1 minute readRed Cross Life

Hispanic Heritage Month: Meet Marco Bracamontes

This Hispanic Heritage Month, we’re highlighting Hispanic men and women who play a pivotal role in helping the American Red Cross accomplish its humanitarian mission every day. This week, we’d like to highlight Marco Bracamontes, Communications Manager for the Hurricane Harvey Long Term Recovery Program. Here is a conversation we had with him around Hispanic Heritage Month and the importance of giving back.

Marco standing in his Red Cross vest.

Why is your Hispanic heritage important to you?

My heritage has been a source of pride and inspiration during key moments of my life. As I grow older, I reflect more on the roots of my Latino heritage.

Why do you believe Hispanic Heritage Month is important?

Hispanics are reshaping the way we do business, how we educate new generations, how we see the future, etc.  Hispanic values are influencing the social fabric of this country in a positive manner. Celebrating Hispanic culture and traditions is crucial at this time and age as we all come to the realization that Latinos are impacting every aspect of American life.

What does it mean for you to give back?

I am blessed to live in the United States. Giving back is just part of saying “thank you” for all I’ve received in this country.  I’ve learned the greatness of giving from my American friends and colleagues.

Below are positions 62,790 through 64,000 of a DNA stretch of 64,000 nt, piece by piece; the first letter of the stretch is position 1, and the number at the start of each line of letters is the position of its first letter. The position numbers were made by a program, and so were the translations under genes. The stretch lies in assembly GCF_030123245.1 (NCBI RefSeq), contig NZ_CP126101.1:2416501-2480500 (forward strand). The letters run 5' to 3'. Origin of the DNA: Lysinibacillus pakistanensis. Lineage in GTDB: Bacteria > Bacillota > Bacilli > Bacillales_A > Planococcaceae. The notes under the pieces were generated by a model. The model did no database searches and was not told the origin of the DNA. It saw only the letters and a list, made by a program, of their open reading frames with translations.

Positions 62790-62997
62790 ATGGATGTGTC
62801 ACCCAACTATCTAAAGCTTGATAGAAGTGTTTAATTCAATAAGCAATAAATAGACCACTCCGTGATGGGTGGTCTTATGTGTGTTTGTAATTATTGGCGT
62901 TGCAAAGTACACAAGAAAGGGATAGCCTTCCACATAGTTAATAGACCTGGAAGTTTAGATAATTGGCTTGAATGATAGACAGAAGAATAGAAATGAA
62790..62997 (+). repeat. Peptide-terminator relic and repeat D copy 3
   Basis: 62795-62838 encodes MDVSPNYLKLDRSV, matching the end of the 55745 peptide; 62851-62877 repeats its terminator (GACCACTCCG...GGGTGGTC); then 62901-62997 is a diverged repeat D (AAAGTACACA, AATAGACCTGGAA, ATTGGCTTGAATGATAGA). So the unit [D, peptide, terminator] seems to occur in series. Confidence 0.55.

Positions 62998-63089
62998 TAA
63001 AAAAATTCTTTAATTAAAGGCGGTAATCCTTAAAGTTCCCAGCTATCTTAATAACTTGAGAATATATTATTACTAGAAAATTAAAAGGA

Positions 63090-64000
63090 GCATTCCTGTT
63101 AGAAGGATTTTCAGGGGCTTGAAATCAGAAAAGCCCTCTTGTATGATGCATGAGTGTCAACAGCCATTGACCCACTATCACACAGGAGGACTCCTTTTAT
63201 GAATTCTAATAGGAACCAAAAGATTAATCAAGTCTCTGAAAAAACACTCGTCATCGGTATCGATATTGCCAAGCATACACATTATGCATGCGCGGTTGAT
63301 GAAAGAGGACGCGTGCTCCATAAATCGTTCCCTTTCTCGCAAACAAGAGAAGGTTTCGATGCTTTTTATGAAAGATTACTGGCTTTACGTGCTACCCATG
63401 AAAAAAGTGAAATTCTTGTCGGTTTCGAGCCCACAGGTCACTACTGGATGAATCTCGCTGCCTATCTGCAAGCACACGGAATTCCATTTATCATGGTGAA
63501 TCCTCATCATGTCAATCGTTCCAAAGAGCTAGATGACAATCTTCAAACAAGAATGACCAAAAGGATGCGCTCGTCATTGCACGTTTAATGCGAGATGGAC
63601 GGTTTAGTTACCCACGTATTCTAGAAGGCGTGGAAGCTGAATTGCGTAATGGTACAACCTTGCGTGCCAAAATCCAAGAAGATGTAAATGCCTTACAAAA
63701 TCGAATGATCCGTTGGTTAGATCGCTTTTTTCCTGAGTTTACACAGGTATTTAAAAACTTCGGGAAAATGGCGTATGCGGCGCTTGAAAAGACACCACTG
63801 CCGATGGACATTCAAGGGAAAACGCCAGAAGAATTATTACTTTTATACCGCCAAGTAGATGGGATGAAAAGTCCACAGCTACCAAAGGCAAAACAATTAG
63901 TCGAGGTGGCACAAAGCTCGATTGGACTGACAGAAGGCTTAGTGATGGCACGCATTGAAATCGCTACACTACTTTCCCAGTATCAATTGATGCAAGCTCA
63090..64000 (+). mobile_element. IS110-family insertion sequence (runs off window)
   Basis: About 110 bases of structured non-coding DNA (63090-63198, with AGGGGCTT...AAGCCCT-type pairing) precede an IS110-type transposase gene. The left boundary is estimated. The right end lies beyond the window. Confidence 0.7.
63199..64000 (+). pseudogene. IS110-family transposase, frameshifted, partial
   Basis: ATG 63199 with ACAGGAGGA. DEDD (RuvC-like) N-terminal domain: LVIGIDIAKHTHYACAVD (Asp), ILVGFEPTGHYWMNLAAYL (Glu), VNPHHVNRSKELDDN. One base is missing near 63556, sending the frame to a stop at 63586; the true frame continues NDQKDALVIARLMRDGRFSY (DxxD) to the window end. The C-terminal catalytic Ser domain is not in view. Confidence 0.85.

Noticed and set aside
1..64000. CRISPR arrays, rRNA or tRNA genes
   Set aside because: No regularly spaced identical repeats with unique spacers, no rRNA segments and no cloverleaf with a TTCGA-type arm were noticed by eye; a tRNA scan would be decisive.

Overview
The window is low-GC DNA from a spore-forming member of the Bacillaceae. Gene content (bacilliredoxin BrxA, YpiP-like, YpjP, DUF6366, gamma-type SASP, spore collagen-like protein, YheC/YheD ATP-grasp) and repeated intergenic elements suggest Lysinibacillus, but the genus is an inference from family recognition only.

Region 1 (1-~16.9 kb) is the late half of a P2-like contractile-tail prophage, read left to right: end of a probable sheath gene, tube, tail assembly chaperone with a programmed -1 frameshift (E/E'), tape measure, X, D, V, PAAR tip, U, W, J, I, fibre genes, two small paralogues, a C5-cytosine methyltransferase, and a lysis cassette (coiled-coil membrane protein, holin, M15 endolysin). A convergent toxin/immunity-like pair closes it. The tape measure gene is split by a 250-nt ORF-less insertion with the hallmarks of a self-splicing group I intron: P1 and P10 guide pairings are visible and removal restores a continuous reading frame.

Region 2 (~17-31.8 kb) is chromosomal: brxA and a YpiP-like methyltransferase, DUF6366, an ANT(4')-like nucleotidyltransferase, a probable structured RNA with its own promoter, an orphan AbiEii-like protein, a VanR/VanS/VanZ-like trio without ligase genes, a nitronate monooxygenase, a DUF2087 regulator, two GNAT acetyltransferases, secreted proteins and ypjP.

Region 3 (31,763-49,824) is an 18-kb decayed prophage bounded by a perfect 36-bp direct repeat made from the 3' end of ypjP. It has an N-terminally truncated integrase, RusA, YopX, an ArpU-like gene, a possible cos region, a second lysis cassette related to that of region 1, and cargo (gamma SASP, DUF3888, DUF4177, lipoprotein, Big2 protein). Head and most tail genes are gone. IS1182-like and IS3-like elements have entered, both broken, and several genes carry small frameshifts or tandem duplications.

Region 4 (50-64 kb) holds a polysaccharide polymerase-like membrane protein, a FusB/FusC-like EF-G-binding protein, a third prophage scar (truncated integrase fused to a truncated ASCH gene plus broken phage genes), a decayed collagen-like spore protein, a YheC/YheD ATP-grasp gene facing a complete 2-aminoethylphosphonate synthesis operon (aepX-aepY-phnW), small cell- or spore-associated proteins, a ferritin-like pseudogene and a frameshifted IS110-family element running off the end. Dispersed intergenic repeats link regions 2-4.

How does your Hispanic heritage influence your work with the Red Cross?

As a communications manager for the Harvey Long Term Recovery Program, I need to be able to address the needs of impacted groups, including Latinos. My Hispanic heritage enables me to communicate with Hispanics from different backgrounds. Spanish language is an integral part of my job on a daily basis.

Marco talking with a woman whose house was impacted by a disaster.

What special point of view has background given you?

Being bi-cultural has given me the opportunity to see things from a different perspective. My Hispanic heritage allows me to better understand underserved communities and communicate with groups otherwise considered marginal to society. As a Hispanic, I can empathize with the challenges disadvantaged individuals are facing to recover from disasters like Hurricane Harvey.

Who are your role models?

  • Henry Cisneros (U.S. Secretary of Housing & Urban Development)
  • Gloria Molina (Los Angeles County Supervisor)
  • Lionel Sosa (Advertising Executive and Entrepreneur)

What is one thing you’d tell your 20-year old self?

Set a goal and work tirelessly to achieve it. American culture rewards passion and perseverance. Put your heart and soul into everything you do.

What is your proudest life achievement?

Sharing my heritage with a broad audience has been my proudest achievement. I won the Lone Star Emmy Award in 2008 as the creator and producer of the “Best Special Series.”

How would you encourage others to get involved?

The Red Cross gives you an opportunity to help your community, and once you’ve had the experience of volunteering with the Red Cross, your view of the world will change forever. Consider giving of yourself and support your local Red Cross.

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